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Prediction of premature all-cause mortality: a prospective general population cohort study comparing machine-learning and standard epidemiological approaches

Weng, Stephen F; Vaz, Luis; Qureshi, Nadeem; Kai, Joe

Prediction of premature all-cause mortality: a prospective general population cohort study comparing machine-learning and standard epidemiological approaches Thumbnail


Authors

Stephen F Weng

Luis Vaz



Abstract

Background: Prognostic modelling using standard methods is well-established, particularly for predicting risk of single diseases. Machine-learning may offer potential to explore outcomes of even greater complexity, such as premature death. This study aimed to develop novel prediction algorithms using machine-learning, in addition to standard survival modelling, to predict premature all-cause mortality.

Methods: A prospective population cohort of 502,628 participants aged 40-69 years were recruited to the UK Biobank from 2006-2010 and followed-up until 2016. Participants were assessed on a range of demographic, biometric, clinical and lifestyle factors. Mortality data by ICD-10 were obtained from linkage to Office of National Statistics. Models were developed using deep learning, random forest and Cox regression. Calibration was assessed by comparing observed to predicted risks; and discrimination by area under the ‘receiver operating curve’ (AUC).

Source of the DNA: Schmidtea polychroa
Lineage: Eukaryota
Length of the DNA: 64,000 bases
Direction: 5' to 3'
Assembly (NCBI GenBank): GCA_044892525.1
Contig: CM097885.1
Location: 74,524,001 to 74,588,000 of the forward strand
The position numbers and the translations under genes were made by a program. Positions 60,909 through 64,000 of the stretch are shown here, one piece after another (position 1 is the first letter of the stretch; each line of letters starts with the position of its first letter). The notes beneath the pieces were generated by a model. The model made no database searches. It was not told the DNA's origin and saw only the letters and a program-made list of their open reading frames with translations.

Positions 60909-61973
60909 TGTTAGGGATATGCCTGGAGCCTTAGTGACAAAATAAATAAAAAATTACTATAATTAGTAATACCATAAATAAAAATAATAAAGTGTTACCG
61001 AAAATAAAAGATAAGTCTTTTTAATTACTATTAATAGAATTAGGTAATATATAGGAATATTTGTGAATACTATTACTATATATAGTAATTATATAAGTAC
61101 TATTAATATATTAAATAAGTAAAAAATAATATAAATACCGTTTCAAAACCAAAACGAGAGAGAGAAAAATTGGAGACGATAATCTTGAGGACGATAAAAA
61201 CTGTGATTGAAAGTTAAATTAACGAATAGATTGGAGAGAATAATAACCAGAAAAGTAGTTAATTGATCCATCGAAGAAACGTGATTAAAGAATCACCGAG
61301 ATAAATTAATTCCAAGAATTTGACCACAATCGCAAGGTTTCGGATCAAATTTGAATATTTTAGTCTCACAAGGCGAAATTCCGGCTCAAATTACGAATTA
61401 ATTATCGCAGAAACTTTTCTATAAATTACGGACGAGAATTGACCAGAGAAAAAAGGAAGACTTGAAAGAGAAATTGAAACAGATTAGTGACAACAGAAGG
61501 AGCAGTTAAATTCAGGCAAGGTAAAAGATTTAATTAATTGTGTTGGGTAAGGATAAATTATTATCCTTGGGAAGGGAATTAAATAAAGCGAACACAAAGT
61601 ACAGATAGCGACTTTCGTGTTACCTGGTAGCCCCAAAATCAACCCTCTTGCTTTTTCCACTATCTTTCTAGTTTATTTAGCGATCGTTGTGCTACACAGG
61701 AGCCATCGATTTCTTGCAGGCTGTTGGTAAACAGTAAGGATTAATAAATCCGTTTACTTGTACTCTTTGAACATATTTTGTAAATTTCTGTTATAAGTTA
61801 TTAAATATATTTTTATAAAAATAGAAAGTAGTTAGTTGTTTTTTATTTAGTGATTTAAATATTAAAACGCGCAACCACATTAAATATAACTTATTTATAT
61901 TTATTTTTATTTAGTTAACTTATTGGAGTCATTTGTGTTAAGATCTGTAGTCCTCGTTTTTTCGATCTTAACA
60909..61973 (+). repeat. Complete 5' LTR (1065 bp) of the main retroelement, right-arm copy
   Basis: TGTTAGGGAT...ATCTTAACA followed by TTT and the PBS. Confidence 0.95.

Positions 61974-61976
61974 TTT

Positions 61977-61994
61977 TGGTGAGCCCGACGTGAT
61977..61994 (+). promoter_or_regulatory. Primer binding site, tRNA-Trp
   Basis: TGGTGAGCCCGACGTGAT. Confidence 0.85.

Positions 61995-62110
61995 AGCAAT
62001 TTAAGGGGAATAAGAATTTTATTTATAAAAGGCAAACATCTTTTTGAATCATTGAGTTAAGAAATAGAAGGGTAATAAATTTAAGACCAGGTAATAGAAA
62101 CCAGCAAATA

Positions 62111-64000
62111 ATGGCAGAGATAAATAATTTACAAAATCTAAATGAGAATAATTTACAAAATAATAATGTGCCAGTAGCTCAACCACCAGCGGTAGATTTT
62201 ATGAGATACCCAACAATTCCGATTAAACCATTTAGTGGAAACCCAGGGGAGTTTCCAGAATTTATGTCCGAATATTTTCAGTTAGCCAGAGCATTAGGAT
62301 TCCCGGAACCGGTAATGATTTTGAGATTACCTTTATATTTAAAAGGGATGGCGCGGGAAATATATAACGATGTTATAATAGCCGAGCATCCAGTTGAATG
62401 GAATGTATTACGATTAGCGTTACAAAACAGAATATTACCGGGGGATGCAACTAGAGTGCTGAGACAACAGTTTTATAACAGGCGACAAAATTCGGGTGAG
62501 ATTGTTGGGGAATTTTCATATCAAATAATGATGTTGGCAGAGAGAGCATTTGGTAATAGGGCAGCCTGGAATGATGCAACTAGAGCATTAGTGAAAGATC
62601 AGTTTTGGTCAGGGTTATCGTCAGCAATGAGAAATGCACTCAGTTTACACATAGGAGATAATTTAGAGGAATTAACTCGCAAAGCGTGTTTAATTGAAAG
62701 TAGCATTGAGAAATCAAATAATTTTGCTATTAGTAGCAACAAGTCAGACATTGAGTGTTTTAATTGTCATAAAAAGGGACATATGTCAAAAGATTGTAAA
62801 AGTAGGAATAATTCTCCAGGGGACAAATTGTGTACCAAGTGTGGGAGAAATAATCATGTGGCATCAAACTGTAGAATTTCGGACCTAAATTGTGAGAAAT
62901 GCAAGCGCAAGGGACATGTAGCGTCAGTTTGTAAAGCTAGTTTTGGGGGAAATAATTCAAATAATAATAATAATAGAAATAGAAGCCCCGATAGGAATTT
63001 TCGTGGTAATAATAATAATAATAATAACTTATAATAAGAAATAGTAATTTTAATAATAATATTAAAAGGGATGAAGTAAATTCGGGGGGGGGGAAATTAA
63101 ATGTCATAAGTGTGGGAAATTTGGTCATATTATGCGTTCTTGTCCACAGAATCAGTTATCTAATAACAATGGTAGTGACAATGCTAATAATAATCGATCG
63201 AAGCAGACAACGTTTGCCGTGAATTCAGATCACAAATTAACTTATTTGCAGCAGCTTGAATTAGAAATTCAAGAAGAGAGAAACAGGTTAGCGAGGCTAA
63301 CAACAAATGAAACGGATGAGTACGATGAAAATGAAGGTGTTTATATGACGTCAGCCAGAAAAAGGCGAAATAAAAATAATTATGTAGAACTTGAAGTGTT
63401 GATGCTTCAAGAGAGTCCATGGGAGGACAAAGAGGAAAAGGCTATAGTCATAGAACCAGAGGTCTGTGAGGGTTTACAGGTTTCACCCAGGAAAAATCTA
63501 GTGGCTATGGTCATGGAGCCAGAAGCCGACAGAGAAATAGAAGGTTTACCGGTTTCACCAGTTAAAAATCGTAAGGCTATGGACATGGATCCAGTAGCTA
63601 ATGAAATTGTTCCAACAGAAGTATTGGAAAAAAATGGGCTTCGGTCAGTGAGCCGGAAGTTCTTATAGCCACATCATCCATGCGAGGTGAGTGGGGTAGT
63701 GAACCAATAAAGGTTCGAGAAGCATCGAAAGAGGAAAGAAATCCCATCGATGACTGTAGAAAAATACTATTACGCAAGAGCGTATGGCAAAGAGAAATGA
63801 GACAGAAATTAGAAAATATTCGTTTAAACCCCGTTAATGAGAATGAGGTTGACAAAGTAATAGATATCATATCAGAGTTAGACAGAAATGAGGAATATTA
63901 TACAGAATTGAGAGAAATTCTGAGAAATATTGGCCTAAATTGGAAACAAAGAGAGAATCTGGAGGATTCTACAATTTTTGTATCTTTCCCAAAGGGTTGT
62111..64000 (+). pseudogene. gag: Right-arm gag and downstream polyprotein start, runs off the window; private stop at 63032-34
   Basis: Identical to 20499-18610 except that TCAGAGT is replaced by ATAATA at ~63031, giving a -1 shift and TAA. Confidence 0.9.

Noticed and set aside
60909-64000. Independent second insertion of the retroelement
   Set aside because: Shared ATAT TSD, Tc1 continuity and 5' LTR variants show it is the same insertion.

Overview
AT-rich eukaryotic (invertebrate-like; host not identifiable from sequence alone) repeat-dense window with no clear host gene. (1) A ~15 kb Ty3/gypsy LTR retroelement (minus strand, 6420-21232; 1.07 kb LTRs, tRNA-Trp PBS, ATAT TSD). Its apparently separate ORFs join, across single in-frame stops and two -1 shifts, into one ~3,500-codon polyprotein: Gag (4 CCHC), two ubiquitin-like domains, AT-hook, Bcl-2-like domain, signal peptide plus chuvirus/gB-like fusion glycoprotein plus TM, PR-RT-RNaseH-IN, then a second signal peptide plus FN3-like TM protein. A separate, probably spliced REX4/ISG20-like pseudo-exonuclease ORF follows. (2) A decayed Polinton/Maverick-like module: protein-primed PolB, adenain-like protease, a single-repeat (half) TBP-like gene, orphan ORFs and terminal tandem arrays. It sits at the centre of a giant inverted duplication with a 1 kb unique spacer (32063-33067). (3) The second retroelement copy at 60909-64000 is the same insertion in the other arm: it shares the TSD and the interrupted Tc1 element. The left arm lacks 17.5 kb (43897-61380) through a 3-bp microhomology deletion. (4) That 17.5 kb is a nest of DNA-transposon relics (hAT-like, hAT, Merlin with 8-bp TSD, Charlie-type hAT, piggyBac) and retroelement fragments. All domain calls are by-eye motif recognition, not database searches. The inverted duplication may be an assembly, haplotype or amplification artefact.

Findings: 14,418 deaths (2.9%) occurred over a total follow-up time of 3,508,454 person-years. A simple age and gender Cox model was the least predictive (AUC 0.689, 95% CI 0.681 – 0.699). A multivariate Cox regression model significantly improved discrimination by 6.2% (AUC 0.751, 95% CI 0.748 – 0.767). The application of machine-learning algorithms further improved discrimination by 3.2% using random forest (AUC 0.783, 95% CI 0.776 – 0.791) and 3.9% using deep learning (AUC 0.790, 95% CI 0.783 – 0.797). These ML algorithms improved discrimination by 9.4% and 10.1% respectively from a simple age and gender Cox regression model. Random forest and deep learning achieved similar levels of discrimination with no significant difference. Machine-learning algorithms were well-calibrated, while Cox regression models consistently over-predicted risk.

Conclusions: Machine-learning significantly improved accuracy of prediction of premature all-cause mortality in this middle-aged population, compared to standard methods. This study illustrates the value of machine-learning for risk prediction within a traditional epidemiological study design, and how this approach might be reported to assist scientific verification.

Journal Article Type Article
Acceptance Date Mar 12, 2019
Online Publication Date Mar 27, 2019
Publication Date Mar 27, 2019
Deposit Date Mar 26, 2019
Publicly Available Date Mar 29, 2019
Journal PLOS ONE
Electronic ISSN 1932-6203
Publisher Public Library of Science
Peer Reviewed Peer Reviewed
Volume 14
Issue 3
Article Number e0214365
Pages 1-22
DOI https://doi.org/10.1371/journal.pone.0214365
Keywords premature all-cause mortality; machine-learning; risk prediction
Public URL https://nottingham-repository.worktribe.com/output/1669986
Publisher URL https://journals.plos.org/plosone/article?id=10.1371/journal.pone.0214365